U.S., Russian spies' "trust deficit" may have clouded Boston case
WASHINGTON (Reuters) - U.S. authorities have long cast a wary eye on counterterrorism intelligence from Russia, Obama administration officials say, raising questions about whether a "trust deficit" clouded efforts to determine if Boston Marathon bombing suspect Tamerlan Tsarnaev posed a danger.
Any intelligence disconnect between the United States and Russia could have broader repercussions, complicating plans to cooperate on security for the 2014 Winter Olympics in the Black Sea resort of Sochi, not far from Russia's restive north Caucasus region.
U.S. officials said they consider counterterrorism information emanating from Moscow's bitter conflict with Islamist militants in Chechnya and other parts of the volatile north Caucasus especially suspect.
What little is known about how the FBI and other U.S. agencies handled a 2011 tip from Russia's FSB spy service that Tsarnaev, an ethnic Chechen, had become a follower of radical Islam suggests they dealt with it professionally, although not as a top-priority matter.
But it would not have been out of character for the U.S. government to take a jaundiced view of such information. In Tsarnaev's case, Moscow provided few details, U.S. officials have said.
"The Russians typically file spurious requests on people that are not really terrorists, and that's why somebody might have discounted it," a senior State Department official said. "One wouldn't automatically take what the Russians say at face value. You'd always have to look for a second corroboration."
Russian "watch lists" often include political dissidents and human rights activists mixed together with militants, the senior official said.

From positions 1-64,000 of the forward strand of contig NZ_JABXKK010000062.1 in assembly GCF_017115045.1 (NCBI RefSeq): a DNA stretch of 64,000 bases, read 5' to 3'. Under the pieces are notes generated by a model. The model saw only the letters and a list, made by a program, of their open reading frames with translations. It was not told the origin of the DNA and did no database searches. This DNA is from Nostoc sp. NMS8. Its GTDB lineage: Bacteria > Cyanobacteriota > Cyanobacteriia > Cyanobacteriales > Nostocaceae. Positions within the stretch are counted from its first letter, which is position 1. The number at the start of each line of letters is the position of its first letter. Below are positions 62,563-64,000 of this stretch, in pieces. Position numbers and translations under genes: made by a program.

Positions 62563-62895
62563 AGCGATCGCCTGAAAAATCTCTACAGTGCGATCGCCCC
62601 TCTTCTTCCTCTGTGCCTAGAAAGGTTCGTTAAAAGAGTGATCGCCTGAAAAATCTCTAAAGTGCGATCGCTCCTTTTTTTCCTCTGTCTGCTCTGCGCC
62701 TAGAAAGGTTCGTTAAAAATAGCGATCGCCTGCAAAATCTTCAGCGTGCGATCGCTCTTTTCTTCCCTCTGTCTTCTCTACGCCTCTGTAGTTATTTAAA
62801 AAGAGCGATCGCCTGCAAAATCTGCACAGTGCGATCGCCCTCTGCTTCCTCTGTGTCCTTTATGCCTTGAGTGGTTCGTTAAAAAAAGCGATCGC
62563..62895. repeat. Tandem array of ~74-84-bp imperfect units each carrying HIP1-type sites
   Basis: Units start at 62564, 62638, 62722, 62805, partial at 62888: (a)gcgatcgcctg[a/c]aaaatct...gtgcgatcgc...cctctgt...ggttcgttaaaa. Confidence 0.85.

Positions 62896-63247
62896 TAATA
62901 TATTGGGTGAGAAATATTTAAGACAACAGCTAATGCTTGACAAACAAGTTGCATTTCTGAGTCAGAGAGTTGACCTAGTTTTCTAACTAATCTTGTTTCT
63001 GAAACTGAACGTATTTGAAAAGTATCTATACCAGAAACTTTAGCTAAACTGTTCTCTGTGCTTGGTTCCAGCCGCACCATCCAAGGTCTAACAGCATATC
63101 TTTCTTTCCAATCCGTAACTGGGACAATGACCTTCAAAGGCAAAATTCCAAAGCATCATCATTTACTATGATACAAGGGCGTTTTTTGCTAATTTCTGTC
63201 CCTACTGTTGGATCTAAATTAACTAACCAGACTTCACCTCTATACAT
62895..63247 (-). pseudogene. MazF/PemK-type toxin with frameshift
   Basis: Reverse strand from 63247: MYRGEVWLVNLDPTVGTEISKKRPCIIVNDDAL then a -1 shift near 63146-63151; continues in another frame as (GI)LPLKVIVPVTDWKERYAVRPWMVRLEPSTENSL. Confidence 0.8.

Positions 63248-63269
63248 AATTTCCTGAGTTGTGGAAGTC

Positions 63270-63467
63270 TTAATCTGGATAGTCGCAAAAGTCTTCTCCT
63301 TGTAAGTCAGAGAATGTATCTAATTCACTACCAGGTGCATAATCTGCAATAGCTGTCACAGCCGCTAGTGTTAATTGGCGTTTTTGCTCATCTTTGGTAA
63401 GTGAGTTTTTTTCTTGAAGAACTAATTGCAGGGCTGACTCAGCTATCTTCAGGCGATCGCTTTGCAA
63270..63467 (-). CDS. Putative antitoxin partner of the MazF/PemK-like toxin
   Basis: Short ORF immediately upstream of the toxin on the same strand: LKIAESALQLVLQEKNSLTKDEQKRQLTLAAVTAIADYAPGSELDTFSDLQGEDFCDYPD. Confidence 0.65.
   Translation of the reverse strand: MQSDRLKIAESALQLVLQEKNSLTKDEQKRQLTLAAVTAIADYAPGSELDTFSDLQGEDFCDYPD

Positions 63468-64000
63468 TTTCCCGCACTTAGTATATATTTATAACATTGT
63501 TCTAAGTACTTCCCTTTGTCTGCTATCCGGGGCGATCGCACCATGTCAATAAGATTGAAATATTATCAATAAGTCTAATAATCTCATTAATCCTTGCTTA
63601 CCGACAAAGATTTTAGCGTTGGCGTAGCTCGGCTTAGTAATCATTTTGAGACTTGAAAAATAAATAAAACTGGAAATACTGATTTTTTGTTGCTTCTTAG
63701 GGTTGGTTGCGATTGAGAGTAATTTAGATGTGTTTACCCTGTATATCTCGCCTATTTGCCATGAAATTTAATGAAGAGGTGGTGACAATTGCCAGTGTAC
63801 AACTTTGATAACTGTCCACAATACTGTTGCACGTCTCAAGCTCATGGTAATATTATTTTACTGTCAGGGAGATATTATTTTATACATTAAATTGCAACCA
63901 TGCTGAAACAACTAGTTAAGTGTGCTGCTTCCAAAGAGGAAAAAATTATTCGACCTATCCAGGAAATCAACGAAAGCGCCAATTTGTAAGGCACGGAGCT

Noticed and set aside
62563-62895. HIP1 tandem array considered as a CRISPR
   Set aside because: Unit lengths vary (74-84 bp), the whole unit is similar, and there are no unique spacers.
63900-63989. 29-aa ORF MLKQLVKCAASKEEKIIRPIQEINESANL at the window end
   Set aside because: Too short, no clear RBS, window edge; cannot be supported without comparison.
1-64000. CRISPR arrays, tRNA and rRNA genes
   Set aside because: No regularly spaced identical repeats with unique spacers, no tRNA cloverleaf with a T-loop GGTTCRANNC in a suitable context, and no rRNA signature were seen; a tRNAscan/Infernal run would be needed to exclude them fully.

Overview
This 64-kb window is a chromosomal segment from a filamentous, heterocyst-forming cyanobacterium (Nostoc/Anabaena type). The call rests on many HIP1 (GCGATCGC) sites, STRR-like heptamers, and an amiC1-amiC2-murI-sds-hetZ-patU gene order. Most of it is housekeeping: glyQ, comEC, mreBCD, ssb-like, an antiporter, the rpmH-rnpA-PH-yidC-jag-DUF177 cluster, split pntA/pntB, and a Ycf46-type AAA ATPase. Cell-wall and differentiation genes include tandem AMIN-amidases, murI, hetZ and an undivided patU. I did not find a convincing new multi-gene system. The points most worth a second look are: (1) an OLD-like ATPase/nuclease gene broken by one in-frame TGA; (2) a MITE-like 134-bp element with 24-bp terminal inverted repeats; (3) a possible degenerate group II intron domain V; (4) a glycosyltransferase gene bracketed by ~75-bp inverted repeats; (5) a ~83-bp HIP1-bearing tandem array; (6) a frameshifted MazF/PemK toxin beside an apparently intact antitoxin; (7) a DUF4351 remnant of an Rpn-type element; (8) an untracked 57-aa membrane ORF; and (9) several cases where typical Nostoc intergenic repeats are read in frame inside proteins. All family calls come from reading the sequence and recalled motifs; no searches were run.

The Russian Embassy in Washington declined to comment for this story. But Russian President Vladimir Putin, who has repeatedly warned of the dangers of militancy from the Caucasus, may feel vindication by the Chechen connection to the Boston bombing.
Director of National Intelligence James Clapper touched on U.S. unease at Moscow's intelligence-sharing in a speech to a Washington conference on Thursday, in which he expressed pique at growing criticism over intelligence and law enforcement handling of the case.
"Whenever the Russians say something about arms control issues, well, we're very suspicious. We're supposed to trust but verify, not accept what the Russians say. But in this case, we accept it, whatever they say without question?" Clapper said with a shrug.
The FBI said it questioned Tsarnaev and found nothing to suggest he was a security threat. The bureau said it sought further details from the FSB, the post-Cold War successor to the KGB, but none were forthcoming.
Tamerlan, 26, was killed last week in a gun battle with police after the deadly April 15 Boston attack. His younger brother and alleged accomplice, Dzhokhar, 19, was later captured, wounded and hiding out in a suburban neighborhood.
CAN THEY PUT DISTRUST ASIDE?
More than two decades after the Soviet Union's collapse, the United States and Russia continue spying on each other. It was less than three years ago that they arranged a spy swap after the FBI arrested a cell of "sleeper agents."